Burning the candle, by Elayne Riggs
This column is finally up to installment #42. As you well know, that’s said to be the answer to Life, The Universe, and Everything. And now that I’m 50 years old, I’m supposed to be ever much smarter than I used to be, and ever so much closer to achieving the enlightenment that’s supposed to help me understand the questions to that answer.
Don’t you believe it. It’s a good thing life is a constant learning experience, although it’s a bit disheartening that the more I live the more there remains for me to learn. I can’t be the only one who constantly feels like I’m treading water, or running in place just to keep up.
Last night many Jews began the annual commemoration of Chanukah (or Hanukkah or Channukah or Throat-Warbler Mangrove), the Festival of Lights, not to be confused with Diwali, the Festival of Light marking the victory of good over evil, and uplifting of spiritual darkness, which seems to predate it by a good many centuries. Chanukah marks the rededication of the Second Temple (after it was desecrated by Antiochus IV Epiphanes at the time of the Maccabee rebellion, a couple hundred years before that Jesus guy came along) and the miracle that one day’s worth of consecrated olive oil wound up burning for eight (the length of time it took to process a new batch). So instead of celebrating something cool like the uplifting of spiritual darkness, in the hands of the Jews the festival became the glorification of frugality, of making a little go a long way.
Then the Christians came along and, within another few centuries, had converted massive populations and co-opted their festivals so that Midwinter (the winter solstice) practices became part of Christmas, which grew and grew into a general celebration of plenty and excess and cheer (except for those people who insist on missing the point by suggesting Santa is a "bad role model" because he’s fat and jolly; no no, can’t have any happy large people around during the months when it’s customary to fatten up to stave off cold and hunger!). And you know, given the choice between a whooping it up over how fortunate one is to have enough to eat and how dire one’s circumstances are that one has to burn the midnight oil for a week — well, let’s just say it’s easy to see how one can become so popular it’s no longer solely Christian or even pagan but practically secular, where the other is forever relegated in the public consciousness to second-place status and an excuse to teach lessons in multicultural inclusion.
Which, noble a sentiment as that may be, always drove me nuts because Chanukah is a fairly minor holiday on the Jewish calendar, in no way equivalent to Christmas (particularly since Jews do not believe the Messiah has come yet, so it’d be pretty hard to celebrate said Messiah’s birthday). The big-deal happenings for Jews are the Ten Days of Atonement beginning with Rosh Hashanah (the Jewish New Year) and ending with Yom Kippur; and Passover, which celebrates freedom from bondage, something right up there with the uplifting of spiritual darkness if you ask me. (I also quite like Purim which, though minor, celebrates a female hero and is every bit as fun as Hallowe’en, its closest Christian/pagan equivalent).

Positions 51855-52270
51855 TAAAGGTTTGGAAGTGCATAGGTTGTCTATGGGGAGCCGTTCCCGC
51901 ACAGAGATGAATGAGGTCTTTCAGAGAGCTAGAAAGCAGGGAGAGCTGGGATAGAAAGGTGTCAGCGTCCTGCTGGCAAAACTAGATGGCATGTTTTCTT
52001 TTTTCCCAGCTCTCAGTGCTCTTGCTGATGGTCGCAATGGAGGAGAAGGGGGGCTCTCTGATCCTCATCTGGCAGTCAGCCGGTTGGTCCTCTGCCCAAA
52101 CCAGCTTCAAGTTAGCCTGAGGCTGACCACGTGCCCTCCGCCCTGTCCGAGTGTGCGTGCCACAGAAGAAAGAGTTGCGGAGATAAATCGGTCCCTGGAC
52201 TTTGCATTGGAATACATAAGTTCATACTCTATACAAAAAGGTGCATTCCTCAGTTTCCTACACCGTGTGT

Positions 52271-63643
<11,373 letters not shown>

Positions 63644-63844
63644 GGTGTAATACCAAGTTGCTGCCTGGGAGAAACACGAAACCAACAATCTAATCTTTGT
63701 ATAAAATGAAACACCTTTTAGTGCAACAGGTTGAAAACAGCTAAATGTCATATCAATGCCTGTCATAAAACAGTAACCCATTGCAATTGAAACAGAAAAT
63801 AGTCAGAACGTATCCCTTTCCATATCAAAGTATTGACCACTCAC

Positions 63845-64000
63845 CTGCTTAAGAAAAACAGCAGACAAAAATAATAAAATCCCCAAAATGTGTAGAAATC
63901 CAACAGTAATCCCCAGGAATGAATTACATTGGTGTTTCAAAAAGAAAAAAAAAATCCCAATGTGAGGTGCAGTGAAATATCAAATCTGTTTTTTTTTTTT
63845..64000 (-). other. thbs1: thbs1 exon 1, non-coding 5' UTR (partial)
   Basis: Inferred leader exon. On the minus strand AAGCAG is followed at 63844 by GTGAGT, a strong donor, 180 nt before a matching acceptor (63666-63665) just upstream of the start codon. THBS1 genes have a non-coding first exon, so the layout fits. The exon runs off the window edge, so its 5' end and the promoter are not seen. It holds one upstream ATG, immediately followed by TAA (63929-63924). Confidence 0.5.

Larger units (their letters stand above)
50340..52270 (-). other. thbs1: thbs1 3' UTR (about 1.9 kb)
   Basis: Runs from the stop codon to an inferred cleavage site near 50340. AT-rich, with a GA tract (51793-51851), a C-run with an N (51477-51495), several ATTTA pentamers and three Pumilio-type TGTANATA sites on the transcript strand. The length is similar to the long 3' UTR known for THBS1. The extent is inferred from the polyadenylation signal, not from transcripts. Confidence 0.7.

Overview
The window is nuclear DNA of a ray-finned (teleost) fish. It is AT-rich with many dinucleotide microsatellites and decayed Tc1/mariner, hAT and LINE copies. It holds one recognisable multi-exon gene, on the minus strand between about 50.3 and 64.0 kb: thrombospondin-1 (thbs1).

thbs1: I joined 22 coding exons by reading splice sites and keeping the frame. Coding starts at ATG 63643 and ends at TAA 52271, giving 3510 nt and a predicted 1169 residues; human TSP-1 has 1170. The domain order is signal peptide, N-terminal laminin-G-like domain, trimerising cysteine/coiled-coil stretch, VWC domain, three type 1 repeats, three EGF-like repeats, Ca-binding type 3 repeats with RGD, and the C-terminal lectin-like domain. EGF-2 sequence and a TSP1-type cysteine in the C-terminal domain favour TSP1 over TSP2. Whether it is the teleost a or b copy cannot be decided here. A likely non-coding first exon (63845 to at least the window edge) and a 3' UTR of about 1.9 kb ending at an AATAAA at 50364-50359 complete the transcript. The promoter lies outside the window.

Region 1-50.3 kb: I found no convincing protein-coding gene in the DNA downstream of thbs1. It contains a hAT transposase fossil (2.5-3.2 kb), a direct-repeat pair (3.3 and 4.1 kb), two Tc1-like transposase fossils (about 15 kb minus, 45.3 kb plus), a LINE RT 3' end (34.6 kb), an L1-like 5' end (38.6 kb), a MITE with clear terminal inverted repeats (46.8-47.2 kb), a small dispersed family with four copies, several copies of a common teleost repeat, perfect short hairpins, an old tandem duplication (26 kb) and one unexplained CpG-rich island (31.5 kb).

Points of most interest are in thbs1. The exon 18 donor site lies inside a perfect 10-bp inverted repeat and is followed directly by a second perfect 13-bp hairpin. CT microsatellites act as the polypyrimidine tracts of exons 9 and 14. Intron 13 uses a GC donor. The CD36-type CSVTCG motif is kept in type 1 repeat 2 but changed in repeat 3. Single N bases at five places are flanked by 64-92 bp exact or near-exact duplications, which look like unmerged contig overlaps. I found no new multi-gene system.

So yeah, Chanukah. Stretch that peak oil, you Maccabees! Burn that candle at both ends! Tread water and run in place just to keep up!
Nosiree, no real sense of identification for me there.
Robin notes that my mental (and subsequently blog-based) list-making may be at fault. I have a tendency to promise myself, through my blog, that I will accomplish a, b and c during a certain period of time, then to feel like a bit of a failure when it’s not done because d, e and f (i.e., Life) got in the way. I keep promising you more of My Favorite Things in terms of current comic book art, I have the last DC comp box sitting in the computer room from which to discuss select books, and what should arrive in Monday’s UPS delivery but the latest DC comps plus my shipment from Midtown Comics with most of my November non-DC reading? Every time I try to wrap up recent developments a new one comes along. And every time I try to move forward with my life I’m pulled back to unfinished business. As you read this, I have just completed three straight business days not looking for a new job, not finishing this column with time to spare, but stuck at my old office training my coworker in procedures which he then needs to pass on to my eventual successor, even though I haven’t been employed by said office since mid-November. (It’s complicated and will be explained over a nice glass of red wine that you’ll want to buy me next time you see me.)
Now, I love multitasking, but I’m only human. I’m not a bloody drop of consecrated olive oil, there’s a limit as to how much I can stretch myself.
So all in all, I like the idea of celebrating abundance better, the tantalizing idea that there will be time enough for everything if only we slow down and appreciate what’s around us now, get a little rest, and take stock during the winter. But growing up Jewish, I also acknowledge that the only thing I have always had in abundance has been my ability to kvetch. Thanks for listening.
Elayne Riggs is ComicMix‘s news editor and wants to wish her husband Robin a very happy 46th birthday tomorrow (yesterday was their 9th anniversary, making this the week of celebrations at the Riggs Residence).